Q: Old patents claim using a specific methylated (CH3) DNA as diagnostic. New method measures overall CH3 (no seq). FTO?
The old methods isolated unique sequences and showed that CH3 status of the sequence was important. The new method looks at all CH3 at once without any regard to sequence. It can be argued all patents looking at CH3 of specific sequences teach away. The new method does not identify any sequences. It does not use any specific probes (at present). In looking at all DNA it likely catches, without intending to, many previously claimed sequences. We don't even know which. Do we have to license them to use the new invention? If we make a "kitchen sink" probe to all things the new method isolates, again not knowing what they are, can that be used without licensing the 1,000-10,000 sequences that might be in it?
Each of the individual claimed sequences (theoritically) could be deleted from the assay with no effect. In reality this is not possible since the method is sequence agnostic.
Thanks for any thoughts about FTO!
From your brief description, it sounds like you are OK. But it really depends on what the claims recite. If it calls for isolation of unique sequence, and you do not perform that step, then you are not infringing. But if the claims are simply directed to measuring methylation of a specific gene and you are measuring methylation of many genes which may include the specific gene, then you may be infringing.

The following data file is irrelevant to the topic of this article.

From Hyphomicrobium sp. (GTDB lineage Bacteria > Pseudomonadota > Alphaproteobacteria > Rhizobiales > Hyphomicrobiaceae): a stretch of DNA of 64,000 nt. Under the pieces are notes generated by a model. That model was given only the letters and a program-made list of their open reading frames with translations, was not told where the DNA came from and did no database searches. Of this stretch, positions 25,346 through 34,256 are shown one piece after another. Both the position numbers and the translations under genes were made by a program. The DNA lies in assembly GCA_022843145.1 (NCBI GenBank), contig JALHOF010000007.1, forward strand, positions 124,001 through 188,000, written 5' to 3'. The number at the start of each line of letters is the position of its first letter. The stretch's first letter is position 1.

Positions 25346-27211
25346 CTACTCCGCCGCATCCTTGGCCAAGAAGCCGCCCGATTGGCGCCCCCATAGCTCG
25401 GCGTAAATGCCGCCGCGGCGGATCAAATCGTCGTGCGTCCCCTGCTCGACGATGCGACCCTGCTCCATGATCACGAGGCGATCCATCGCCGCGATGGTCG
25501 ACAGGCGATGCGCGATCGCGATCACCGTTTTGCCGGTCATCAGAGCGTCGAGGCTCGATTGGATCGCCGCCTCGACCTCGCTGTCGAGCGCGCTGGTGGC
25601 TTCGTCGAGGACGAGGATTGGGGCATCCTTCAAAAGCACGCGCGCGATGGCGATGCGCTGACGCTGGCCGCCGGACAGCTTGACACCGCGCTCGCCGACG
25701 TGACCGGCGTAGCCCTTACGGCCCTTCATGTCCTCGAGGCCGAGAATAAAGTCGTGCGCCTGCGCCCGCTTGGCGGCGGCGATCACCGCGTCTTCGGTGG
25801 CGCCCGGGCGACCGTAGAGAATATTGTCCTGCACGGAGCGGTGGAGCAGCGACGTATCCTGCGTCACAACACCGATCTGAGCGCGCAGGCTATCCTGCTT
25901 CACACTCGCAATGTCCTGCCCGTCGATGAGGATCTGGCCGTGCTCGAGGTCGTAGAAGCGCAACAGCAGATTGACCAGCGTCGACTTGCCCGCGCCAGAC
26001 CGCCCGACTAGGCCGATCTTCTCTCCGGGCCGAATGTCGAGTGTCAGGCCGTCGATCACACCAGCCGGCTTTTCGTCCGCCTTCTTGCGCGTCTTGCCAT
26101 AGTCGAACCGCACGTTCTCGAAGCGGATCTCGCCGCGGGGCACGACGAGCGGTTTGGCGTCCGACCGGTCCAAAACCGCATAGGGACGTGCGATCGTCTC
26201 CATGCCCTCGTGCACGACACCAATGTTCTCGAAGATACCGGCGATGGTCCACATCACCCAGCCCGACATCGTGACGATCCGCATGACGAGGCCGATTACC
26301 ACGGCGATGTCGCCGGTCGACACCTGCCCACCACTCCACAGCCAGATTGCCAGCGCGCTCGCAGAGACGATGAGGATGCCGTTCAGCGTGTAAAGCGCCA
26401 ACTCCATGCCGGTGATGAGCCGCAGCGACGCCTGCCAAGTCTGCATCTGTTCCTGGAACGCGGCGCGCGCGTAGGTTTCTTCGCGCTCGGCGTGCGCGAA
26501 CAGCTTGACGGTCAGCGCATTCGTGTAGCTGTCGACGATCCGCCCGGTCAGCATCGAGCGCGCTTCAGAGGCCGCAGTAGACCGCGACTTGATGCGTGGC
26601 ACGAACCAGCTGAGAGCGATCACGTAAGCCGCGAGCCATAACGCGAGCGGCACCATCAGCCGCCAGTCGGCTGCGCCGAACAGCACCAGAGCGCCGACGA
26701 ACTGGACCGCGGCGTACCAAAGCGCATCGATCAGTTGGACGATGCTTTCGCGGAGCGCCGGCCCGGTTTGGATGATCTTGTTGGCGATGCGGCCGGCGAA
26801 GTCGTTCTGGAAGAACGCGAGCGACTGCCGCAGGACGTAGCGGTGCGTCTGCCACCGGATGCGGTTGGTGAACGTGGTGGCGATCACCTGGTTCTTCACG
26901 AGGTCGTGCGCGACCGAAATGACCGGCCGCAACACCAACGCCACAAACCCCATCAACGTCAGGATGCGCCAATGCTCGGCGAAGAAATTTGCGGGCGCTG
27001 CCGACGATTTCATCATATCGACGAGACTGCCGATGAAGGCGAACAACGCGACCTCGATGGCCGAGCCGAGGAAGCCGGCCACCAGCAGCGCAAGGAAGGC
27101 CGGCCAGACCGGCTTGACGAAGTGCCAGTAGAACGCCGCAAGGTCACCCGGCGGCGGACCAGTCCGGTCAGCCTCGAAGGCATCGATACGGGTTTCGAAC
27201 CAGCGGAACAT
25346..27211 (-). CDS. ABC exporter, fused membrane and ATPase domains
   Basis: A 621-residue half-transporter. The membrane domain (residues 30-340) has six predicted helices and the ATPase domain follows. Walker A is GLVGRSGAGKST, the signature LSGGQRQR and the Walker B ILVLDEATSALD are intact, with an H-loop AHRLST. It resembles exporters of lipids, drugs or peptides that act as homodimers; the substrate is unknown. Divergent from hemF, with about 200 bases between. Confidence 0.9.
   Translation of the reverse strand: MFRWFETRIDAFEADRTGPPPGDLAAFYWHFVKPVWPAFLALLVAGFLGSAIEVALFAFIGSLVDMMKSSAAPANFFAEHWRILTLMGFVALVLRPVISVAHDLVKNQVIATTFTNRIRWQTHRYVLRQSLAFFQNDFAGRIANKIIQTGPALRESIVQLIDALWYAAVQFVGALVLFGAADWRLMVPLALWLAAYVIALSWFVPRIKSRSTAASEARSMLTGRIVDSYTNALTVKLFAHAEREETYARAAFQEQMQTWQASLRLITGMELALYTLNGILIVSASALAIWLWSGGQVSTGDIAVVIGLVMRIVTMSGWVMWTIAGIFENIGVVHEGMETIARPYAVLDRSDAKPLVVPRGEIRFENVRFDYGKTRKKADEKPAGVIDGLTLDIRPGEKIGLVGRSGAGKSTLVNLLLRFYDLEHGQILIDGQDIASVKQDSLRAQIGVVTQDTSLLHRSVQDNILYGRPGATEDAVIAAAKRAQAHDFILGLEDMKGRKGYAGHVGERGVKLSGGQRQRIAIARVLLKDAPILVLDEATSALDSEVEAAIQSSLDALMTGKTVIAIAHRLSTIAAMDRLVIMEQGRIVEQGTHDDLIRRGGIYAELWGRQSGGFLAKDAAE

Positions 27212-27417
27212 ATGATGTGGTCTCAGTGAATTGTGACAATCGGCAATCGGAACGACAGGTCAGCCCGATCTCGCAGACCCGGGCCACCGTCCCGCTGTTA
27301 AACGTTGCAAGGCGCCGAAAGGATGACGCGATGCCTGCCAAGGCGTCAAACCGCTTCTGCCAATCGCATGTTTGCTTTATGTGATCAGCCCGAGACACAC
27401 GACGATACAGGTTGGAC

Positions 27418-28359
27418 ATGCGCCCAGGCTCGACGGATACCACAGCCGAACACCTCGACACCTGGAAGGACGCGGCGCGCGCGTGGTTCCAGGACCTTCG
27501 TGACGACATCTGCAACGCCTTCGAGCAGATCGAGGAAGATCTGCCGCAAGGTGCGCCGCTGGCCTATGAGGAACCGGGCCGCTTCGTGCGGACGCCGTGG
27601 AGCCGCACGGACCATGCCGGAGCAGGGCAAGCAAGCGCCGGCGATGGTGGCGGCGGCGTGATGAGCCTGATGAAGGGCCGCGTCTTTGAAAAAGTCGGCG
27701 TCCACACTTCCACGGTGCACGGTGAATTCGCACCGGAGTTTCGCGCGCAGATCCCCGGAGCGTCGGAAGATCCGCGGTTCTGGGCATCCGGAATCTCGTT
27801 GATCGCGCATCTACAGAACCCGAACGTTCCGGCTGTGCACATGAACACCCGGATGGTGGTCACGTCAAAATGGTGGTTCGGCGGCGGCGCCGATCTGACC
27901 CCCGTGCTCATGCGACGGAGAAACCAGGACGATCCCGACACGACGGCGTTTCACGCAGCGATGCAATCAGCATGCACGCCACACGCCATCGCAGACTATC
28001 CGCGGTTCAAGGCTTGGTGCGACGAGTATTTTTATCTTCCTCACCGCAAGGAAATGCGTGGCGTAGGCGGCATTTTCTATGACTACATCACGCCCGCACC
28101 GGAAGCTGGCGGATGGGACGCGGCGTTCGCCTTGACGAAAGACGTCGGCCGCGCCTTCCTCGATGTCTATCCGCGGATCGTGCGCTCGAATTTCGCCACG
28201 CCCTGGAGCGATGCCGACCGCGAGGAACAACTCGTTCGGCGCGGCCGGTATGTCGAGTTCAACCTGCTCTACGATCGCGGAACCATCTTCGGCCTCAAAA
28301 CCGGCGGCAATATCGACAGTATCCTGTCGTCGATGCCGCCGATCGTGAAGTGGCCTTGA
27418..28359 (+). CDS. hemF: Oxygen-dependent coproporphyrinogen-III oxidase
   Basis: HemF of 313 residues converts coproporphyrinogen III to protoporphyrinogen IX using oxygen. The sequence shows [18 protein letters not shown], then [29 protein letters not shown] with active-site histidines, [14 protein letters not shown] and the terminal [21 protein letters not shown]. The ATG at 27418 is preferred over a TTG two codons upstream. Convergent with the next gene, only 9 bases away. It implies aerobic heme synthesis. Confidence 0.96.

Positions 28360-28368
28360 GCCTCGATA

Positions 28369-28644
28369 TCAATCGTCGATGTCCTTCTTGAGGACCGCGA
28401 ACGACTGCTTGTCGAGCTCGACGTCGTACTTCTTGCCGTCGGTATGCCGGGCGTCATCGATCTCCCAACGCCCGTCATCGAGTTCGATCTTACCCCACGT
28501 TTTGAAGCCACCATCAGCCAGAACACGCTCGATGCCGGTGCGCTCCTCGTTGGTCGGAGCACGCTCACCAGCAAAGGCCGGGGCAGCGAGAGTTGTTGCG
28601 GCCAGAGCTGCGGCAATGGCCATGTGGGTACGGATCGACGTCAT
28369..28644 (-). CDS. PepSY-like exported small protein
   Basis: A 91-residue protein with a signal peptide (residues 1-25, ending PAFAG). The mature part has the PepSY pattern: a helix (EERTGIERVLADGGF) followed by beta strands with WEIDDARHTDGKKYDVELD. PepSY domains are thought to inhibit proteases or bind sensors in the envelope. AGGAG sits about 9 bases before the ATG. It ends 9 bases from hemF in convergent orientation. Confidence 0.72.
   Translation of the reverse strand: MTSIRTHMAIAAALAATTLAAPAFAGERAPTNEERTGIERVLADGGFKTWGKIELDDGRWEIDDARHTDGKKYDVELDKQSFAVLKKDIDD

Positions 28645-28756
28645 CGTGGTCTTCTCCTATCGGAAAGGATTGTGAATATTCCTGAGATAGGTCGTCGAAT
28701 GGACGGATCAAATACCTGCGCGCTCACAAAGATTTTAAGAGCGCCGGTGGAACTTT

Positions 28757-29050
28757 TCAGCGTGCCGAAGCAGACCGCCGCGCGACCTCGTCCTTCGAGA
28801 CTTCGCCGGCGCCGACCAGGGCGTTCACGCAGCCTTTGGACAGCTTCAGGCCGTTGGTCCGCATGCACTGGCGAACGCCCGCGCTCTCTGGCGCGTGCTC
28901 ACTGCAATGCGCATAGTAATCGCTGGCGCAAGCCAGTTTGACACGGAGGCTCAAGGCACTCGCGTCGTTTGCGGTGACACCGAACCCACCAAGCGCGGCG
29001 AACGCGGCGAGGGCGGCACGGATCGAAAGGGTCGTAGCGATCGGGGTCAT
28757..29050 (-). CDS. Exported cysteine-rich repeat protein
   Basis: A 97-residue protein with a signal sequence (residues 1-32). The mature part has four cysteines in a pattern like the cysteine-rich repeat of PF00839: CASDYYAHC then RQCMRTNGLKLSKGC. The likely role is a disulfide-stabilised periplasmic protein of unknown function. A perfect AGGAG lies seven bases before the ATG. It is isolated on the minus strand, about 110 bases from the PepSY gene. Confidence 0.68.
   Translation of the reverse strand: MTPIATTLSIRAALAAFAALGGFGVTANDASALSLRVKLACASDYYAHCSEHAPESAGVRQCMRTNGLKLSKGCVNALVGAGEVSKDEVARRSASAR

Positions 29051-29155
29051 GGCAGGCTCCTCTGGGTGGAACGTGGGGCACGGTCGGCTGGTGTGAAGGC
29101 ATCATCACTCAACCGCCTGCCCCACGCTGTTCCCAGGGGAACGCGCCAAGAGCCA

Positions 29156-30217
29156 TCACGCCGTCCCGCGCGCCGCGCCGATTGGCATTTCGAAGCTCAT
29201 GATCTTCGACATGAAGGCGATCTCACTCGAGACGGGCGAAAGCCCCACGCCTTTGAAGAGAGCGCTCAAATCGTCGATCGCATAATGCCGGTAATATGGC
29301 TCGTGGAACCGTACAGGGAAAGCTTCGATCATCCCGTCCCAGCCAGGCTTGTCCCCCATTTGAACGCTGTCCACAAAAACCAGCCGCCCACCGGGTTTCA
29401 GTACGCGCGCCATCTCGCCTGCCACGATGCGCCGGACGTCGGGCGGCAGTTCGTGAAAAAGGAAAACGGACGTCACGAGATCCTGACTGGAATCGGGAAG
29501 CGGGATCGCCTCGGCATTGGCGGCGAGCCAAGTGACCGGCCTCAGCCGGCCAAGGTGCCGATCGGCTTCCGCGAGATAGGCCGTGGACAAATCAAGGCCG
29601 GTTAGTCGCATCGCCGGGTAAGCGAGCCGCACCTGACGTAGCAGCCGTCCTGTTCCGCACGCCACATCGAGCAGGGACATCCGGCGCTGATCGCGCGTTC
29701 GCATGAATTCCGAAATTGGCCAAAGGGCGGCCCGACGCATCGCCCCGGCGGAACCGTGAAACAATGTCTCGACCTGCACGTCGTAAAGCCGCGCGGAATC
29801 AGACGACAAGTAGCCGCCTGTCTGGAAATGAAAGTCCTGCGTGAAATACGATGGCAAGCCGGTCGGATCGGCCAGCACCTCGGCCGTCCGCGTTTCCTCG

You really should talk with a patent attorney who specializes in biotech.
It's hard to say if you have FTO in this circumstance or not. However, I won't leave you with such an empty answer.
For infringement, you rely on the claims which were granted in the patent in question. If a system or method claim from the patent calls for elements A, B, C, and D, and you perform elements A, B, C, D, E, and F, then you still infringe the claim. The fact that you also perform elements E and F won't protect you from infringement. Now, if you don't use one of the elements of the claim, for example, you only perform elements A, B, and C, then, without further details, you would not be infringing. So, based on your statement that your procedure may catch many claimed sequences, it sounds like you would be infringing (hard to know at this point without further discussion and search).
However, since you're talking about DNA methylation, you are likely talking about probing for genomic sequences. Assuming all of that holds true, the validity of such patents may be affected by the Myriad Genetics ruling. I'm well versed in the biosciences (geneticist and pharmacologist) and I'd be happy to help you make a determination, if you need further assistance.
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